- Amazon launched an artificial intelligence education program designed to help workers develop key skills as companies face a shortage of AI talent.
- Nearly three-quarters of employers said hiring AI-trained talent is a priority, according to a study by Amazon Web Services and research firm Access Partnership.
- However, three-quarters of companies that are prioritizing hiring AI-trained employees reported having trouble meeting their AI talent needs.
Amazon (AMZN) is launching an artificial intelligence (AI) skills training program to help workers develop key skills as companies face a shortage of AI talent.
The online commerce giant said it is committed to providing free AI skills training to 2 million people worldwide by 2025 through its “AI Ready” program.
Seventy-three percent of employers reported that hiring AI-trained talent is a priority, although three-quarters of those employers say they cannot meet their AI-related talent needs, a study by Amazon Web Services and research firm Access Partnership. Employers also indicated that they expect workers to earn up to 47% more if they improve their AI skills.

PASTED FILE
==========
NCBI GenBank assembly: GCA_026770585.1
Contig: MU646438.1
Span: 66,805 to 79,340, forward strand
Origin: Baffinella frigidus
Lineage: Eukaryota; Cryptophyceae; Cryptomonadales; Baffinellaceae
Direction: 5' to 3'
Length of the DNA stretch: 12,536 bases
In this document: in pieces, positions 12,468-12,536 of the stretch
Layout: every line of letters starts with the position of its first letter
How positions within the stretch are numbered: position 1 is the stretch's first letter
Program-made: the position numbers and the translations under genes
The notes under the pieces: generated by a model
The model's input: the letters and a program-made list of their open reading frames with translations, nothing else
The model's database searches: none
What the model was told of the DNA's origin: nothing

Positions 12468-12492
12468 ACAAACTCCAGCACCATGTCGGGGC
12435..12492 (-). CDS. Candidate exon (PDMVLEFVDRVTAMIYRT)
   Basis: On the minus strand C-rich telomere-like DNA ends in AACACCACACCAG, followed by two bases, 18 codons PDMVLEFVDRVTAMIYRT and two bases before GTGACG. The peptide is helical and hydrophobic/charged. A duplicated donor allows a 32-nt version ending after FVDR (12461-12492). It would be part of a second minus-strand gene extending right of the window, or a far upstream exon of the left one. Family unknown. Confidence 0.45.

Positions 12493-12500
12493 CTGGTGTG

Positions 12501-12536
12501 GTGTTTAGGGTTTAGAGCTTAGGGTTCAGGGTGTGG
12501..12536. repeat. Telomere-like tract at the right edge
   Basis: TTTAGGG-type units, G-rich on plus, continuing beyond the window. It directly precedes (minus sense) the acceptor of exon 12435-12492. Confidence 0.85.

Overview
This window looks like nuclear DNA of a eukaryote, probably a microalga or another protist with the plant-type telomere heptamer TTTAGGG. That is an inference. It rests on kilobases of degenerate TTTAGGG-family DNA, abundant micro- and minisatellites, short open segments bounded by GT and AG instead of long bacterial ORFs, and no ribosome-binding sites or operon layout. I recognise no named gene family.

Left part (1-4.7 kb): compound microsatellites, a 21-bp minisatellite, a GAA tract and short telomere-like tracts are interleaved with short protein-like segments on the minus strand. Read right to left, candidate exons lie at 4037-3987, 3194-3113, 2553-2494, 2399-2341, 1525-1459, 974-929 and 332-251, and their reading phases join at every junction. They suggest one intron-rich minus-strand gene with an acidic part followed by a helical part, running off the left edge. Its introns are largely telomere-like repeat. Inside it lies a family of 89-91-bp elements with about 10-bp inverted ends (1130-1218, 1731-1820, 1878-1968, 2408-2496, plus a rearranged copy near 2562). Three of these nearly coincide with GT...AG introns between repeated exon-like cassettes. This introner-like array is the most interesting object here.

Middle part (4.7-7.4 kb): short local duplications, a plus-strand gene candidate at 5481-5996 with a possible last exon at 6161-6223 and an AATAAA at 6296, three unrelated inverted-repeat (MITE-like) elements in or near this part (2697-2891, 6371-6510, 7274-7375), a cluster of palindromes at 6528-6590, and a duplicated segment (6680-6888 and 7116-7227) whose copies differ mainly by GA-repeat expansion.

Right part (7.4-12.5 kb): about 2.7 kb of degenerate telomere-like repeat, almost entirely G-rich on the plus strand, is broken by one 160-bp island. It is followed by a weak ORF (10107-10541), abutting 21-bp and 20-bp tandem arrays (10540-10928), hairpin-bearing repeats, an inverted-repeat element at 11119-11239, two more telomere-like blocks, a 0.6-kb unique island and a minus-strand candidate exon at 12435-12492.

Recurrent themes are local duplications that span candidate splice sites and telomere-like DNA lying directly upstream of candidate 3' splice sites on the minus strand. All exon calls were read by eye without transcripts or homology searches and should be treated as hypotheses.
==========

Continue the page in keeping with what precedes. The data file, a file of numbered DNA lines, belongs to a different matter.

The challenges in recruiting AI talent extend beyond Amazon: McKinsey reports that “a shortage of qualified talent has been a persistent limiting factor in the growth of many high-tech fields, including AI.”
“If we want to unlock the full potential of AI to address the world’s most challenging problems, we must make AI education accessible to anyone who wants to learn,” said AWS Vice President of Data and AI Swami Sivasubramanian in ad.
Amazon offers eight free AI and Generative AI (GenAI) courses and scholarships to more than 50,000 high school and college students. The company is collaborating with Code.org, a nonprofit computer science education organization.
As tech giants including Google parent Alphabet (GOOGL), Microsoft (MSFT), and Meta (META) work to strengthen their position in the artificial intelligence space, Amazon backed Anthropic with a multibillion-dollar investment.
Amazon shares gained 0.7% on Monday and are up 70% so far this year.